While The Darkest Hour is being quietly dumped on Christmas day, Disney seems to be entering the hype phase for John Carter, which is only a few months away from its March 9 release date. Unfortunately, what they've been showing us has been, er…let's just say underwhelming. Let's start with these two TV spots, shall we?
John Carter is a science fiction/fantasy epic about a Civil War soldier who finds himself transported to Mars, where he becomes warrior and leader of men/aliens. The trailers and TV spots sidestep story entirely and concentrate entirely on special effects and battle scenes, which wouldn't be a problem if: A). the battle scenes and special effects didn't look like something we've seen countless times before and B). the general public were familiar with the source material. If you showed this footage to the average joe (AKA, your mom), they'd probably think it's a sequel to Prince of Persia.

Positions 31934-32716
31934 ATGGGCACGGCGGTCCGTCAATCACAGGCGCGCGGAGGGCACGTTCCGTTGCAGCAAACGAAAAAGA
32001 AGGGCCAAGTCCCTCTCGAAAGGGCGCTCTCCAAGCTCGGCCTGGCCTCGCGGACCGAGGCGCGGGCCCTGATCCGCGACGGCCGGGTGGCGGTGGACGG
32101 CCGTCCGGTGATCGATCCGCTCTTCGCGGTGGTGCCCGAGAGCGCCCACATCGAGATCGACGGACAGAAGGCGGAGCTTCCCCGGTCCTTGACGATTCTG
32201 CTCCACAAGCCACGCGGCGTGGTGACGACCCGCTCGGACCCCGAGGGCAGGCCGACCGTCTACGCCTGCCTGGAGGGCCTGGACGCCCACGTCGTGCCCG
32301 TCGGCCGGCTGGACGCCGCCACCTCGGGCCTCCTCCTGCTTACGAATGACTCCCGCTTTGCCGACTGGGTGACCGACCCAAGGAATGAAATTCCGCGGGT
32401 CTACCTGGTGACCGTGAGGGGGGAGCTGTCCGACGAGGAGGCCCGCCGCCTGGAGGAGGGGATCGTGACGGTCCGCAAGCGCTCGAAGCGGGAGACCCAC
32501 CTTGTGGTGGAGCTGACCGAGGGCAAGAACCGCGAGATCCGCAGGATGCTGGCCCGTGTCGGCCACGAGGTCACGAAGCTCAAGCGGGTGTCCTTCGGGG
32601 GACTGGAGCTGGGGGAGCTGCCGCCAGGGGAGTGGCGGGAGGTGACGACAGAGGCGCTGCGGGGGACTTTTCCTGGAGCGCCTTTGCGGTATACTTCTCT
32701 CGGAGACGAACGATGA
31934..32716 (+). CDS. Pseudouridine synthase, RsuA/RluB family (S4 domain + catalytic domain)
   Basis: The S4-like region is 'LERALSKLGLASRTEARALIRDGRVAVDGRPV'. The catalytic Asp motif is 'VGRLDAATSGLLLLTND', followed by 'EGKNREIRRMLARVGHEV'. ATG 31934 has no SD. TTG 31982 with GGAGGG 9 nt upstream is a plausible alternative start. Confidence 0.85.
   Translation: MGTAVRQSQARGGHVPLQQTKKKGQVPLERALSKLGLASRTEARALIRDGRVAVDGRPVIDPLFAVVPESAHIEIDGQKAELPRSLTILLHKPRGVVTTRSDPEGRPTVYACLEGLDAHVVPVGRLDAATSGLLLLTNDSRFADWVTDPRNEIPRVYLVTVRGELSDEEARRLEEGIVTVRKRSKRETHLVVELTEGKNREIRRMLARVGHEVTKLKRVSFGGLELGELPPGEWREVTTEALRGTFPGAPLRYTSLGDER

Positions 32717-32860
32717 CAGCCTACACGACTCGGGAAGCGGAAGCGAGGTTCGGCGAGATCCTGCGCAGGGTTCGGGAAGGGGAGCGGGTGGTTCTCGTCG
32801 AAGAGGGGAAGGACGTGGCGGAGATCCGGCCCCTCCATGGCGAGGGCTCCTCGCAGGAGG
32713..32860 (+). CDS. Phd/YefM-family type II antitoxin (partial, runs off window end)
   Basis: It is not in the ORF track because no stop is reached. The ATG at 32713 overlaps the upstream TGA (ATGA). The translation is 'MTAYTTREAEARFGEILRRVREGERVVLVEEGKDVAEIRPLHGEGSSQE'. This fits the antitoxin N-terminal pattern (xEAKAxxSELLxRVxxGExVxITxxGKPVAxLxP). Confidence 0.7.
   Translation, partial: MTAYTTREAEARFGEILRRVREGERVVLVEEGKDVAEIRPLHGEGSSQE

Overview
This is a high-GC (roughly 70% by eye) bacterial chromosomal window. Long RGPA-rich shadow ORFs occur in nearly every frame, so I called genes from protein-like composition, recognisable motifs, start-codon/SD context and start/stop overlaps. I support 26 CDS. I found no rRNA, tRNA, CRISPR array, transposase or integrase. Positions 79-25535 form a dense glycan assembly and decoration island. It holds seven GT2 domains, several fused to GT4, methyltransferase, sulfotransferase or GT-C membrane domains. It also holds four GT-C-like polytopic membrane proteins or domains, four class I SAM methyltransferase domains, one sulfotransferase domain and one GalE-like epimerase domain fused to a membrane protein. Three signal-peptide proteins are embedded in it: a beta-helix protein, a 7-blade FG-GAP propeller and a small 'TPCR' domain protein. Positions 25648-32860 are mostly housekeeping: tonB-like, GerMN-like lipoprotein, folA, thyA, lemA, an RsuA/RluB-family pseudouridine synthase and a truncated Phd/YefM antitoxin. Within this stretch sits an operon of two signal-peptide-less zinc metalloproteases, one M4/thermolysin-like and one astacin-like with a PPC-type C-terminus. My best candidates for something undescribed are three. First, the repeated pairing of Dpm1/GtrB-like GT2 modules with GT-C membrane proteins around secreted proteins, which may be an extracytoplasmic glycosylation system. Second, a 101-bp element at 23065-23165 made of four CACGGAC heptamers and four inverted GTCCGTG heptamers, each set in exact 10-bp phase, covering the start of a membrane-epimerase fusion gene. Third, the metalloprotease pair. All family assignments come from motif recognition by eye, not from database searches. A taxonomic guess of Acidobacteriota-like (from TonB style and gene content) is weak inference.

For the record, any kind of connection to Prince of Persia is a very, very bad thing.
Disney is afraid to sell John Carter for what it is. They're afraid of selling it as science fiction. Hell, they've removed "Mars" from the title! For all we know, those CGI creatures will be filled with personality and the battles will be incredibly exciting (and since Oscar-winning Pixar veteran Andrew Stanton is in the director's seat, I sure hope so), but the Disney marketing department is doing everything in its power to dull my excitement.
What do you think? If you're like me, you're going to see John Carter on opening day out of sheer principle, but have your expectations bee tempered by the ho-hum marketing?